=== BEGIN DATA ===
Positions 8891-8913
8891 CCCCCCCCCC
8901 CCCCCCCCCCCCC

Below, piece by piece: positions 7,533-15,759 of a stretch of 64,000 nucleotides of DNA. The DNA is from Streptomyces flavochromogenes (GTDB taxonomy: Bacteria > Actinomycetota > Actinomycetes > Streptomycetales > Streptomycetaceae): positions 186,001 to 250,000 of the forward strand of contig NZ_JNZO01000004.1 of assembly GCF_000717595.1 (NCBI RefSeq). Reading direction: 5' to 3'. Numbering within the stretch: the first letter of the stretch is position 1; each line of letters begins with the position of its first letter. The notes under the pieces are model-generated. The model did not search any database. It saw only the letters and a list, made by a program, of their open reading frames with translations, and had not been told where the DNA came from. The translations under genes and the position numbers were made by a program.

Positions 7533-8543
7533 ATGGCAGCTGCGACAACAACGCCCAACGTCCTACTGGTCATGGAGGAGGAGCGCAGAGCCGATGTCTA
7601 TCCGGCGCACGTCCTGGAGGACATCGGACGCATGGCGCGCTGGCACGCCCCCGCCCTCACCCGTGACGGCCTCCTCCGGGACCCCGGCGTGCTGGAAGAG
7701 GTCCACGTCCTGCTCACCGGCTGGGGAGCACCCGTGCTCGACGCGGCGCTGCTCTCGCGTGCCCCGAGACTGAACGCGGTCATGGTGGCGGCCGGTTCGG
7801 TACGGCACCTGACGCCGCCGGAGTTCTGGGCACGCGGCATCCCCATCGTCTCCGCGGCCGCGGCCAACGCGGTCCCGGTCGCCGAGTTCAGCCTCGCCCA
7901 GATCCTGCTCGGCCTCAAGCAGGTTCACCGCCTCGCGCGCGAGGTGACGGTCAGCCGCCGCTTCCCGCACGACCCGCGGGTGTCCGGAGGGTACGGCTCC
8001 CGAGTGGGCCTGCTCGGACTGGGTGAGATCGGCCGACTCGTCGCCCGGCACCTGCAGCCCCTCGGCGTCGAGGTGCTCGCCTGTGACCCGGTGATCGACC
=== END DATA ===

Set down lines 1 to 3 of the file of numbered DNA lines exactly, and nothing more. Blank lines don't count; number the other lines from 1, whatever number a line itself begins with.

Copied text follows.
Positions 8891-8913
8891 CCCCCCCCCC
8901 CCCCCCCCCCCCC